Page Last Updated: Wednesday, 04 November 2015 13:35 EDT, © 1986, 2007, 2008, 2010
by Dean S. Hartley, Jr.
|May 18 - June 13, 1986
|masur museum of art
|In World War II - 1942 in Guadalcanal - most Marines
were looking for the souvenir Samurai sword. I was no different and did
get my Samurai sword, which is now part of a pretty fair collection of
Japanese swords dating back to 1055 A.D.
However, there was a strange twist. In that muddy desperate place, along with the sword came an amazing bit of beauty completely out of place. From what original owner, I can't guess - but there it was - a silk kimono (a little mud stained) with a two tone background and a magnificent peacock embroidered in full colors on the back, along with accompanying embroidered flowers.
The kimono came back with me, and is on display with others in this show. Somehow, that one unexpected bit of beauty triggered an interest in fine Oriental kimonos, robes, and suits that has grown to what you will see on display. There are Japanese kimono for everyday wear, kimono for visiting, over-kimono for weddings, and an elaborate over-kimono for very formal occasions. There is a Samurai's formal kamishimo (court dress), a small girl's holiday kimono, and a simple Chinese man's robe. There is a woman's suit of red silk blouse and skirt with silver and gold threads embroidery of the Chinese phoenix - and there is a woman's suit of the heaviest possible gold and silver thread dragon design. Further, there are sashes (obi) for waist bands of Japanese kimono, of various styles, patterns, and colors.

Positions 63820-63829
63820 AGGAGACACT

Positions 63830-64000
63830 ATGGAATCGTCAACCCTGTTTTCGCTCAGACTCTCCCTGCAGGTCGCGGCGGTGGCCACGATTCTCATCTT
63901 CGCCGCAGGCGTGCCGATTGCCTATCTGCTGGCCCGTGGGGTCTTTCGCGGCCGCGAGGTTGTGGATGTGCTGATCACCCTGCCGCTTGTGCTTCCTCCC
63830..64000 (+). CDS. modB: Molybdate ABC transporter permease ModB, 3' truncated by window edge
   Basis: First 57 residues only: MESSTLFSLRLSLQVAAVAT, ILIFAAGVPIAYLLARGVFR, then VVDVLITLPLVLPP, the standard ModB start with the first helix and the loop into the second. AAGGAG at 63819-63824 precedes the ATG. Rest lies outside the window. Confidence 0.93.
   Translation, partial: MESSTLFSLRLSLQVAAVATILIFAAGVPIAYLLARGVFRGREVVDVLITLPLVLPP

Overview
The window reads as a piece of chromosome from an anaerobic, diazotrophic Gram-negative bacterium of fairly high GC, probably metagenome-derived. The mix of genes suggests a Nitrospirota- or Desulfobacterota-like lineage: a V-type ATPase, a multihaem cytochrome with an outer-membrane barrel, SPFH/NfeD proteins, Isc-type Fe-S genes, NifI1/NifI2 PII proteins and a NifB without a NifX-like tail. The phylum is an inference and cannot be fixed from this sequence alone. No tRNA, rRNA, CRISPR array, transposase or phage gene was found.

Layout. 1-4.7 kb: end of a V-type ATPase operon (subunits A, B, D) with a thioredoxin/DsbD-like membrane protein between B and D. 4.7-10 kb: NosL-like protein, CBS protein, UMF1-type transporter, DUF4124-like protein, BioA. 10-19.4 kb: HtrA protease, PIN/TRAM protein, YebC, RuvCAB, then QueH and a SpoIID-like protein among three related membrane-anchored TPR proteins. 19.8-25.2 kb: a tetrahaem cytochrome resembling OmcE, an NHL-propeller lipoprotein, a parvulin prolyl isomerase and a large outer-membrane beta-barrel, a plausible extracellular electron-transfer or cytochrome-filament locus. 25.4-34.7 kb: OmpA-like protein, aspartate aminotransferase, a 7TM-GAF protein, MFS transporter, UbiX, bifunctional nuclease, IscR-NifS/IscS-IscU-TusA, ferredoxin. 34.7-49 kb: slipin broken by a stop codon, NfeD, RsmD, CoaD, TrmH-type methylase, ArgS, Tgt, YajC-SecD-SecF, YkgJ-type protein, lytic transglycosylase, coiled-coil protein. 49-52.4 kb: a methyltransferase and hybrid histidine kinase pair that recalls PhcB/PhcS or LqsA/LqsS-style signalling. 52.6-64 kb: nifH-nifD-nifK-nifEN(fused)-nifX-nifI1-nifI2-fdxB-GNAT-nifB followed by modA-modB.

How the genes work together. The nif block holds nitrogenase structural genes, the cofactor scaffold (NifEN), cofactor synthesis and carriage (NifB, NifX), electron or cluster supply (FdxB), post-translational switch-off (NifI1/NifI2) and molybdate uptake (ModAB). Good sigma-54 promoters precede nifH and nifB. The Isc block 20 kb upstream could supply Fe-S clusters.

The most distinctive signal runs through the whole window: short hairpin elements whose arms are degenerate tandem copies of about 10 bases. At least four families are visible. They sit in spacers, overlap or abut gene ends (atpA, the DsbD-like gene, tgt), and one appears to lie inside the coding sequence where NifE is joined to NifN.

I suggest you look at them for the beauty of the silk, the skill of the weavers, those who used the various dyes, and the intricacy of the embroidery. They are for looking at and enjoying. There is no real message - just some beauty to take away in your mind's eye.
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